Making Tofu

What does making tofu have to do with raising chickens? Nothing directly, except that chickens love homemade tofu as much as I do. They also go nuts over okara, a byproduct of making tofu. So do the dogs. Okara is the soybean solids left after squeezing out the soymilk. The soymilk is what is used for making tofu, but okara is an incredible food on its own. It makes fluffy, moist muffins, delicious pancakes and waffles, mixed with ground beef it makes mouthwatering croquettes, or is delicious on its own with a little ginger and soy sauce.

The basics of making tofu are crushing soybeans into a slurry, bringing the slurry to boil, squeezing out the soy milk, heating the soy milk, adding nigari to the soy milk to make it curdle, and then pressing the resulting curds into a block.

I recently learned that a farm on San Juan Island, San Juan Island Sea Salt, is making salt from sea water, and when I heard that, I knew that they also had to be making nigari because nigari is a byproduct of making sea salt. Basically, nigari is what is left when you take the salt out of seawater. It is also called bittern, and is mostly magnesium chloride. Nigari is very bitter. When you taste it, it is so bitter it feels like you are stabbing your tongue with needles. And yet, with their nigari, I detected a sweetness behind the extreme bitterness.

San Juan Island Sea Salt was very gracious to send me a sample of their nigari. When the sample arrived Saturday morning, I made a batch of tofu in the afternoon and was very pleased with the result. Their nigari is a wonderful product and it’s great to know I have a local source for nigari. The pictures below are ones I took of the process when I made tofu this afternoon. If you need more detailed information about making tofu, feel free to contact me.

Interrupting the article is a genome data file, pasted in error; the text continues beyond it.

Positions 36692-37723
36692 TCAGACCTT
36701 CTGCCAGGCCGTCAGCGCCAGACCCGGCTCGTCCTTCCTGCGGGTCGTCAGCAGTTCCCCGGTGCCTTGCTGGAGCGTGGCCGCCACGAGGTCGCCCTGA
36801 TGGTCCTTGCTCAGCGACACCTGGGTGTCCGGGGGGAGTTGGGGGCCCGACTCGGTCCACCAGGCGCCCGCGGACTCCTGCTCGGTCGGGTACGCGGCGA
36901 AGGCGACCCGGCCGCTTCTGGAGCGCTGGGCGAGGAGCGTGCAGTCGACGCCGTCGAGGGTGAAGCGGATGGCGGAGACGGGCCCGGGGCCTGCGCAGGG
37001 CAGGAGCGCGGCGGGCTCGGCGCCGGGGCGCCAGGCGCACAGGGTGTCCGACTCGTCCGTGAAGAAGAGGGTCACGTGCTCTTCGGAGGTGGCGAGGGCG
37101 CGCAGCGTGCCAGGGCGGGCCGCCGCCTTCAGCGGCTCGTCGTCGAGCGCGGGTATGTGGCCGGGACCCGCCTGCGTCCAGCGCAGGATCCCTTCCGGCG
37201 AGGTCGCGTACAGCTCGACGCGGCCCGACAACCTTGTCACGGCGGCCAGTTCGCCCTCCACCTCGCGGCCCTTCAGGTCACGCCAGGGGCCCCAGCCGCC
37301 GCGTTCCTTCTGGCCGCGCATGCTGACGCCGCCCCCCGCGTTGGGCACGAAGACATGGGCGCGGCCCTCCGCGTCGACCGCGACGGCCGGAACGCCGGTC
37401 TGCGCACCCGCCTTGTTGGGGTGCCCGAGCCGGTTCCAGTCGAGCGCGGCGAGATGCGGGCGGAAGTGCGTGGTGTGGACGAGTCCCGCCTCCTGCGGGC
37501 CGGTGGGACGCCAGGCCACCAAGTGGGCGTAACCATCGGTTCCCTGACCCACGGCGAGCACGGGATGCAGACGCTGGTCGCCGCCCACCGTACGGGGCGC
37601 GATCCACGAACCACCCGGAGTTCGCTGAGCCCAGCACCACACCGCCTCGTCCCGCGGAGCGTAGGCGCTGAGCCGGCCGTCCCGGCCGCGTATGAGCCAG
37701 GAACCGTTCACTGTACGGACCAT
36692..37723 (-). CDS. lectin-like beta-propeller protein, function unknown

Things to watch out for:

  • If possible, use pure non-chlorinated water to soak the beans and make the slurry. Not an easy thing to do if you have public water. If you have a well with good water, count yourself lucky.
  • When bringing the crushed soy slurry to a boil, stir occasionally, and pay very close attention as it nears boiling as it expands greatly and will easily boil over.
  • Don’t boil the soy slurry mix long, a few minutes at most. If you boil it for a long time, it will not curdle as well – at least that has been my experience.

27 Replies to “Making Tofu”

  1. Thanks for posting this! I’ve been wanting to make some real tofu after my disappointment with the offerings found in the local stores.

  2. Great, just don’t give up if your first batch doesn’t turn out great. It took me a while before I got my technique down. Hopefully the detailed photos will be of help.

  3. Just purchased some Nigari from San Juan Island. They have a good America’s Test Kitchen video on their site that also demonstrates the process so between your photos and their video I’ll have an idea of how it should go. Where did you get your soybeans at?

  4. I get my soybeans from one of the local coops where I shop, Skagit Valley Foods, in Mt. Vernon. They sell them in the bulk foods section of the store, but since I use a lot, I special order 25 pound bags of them through the store.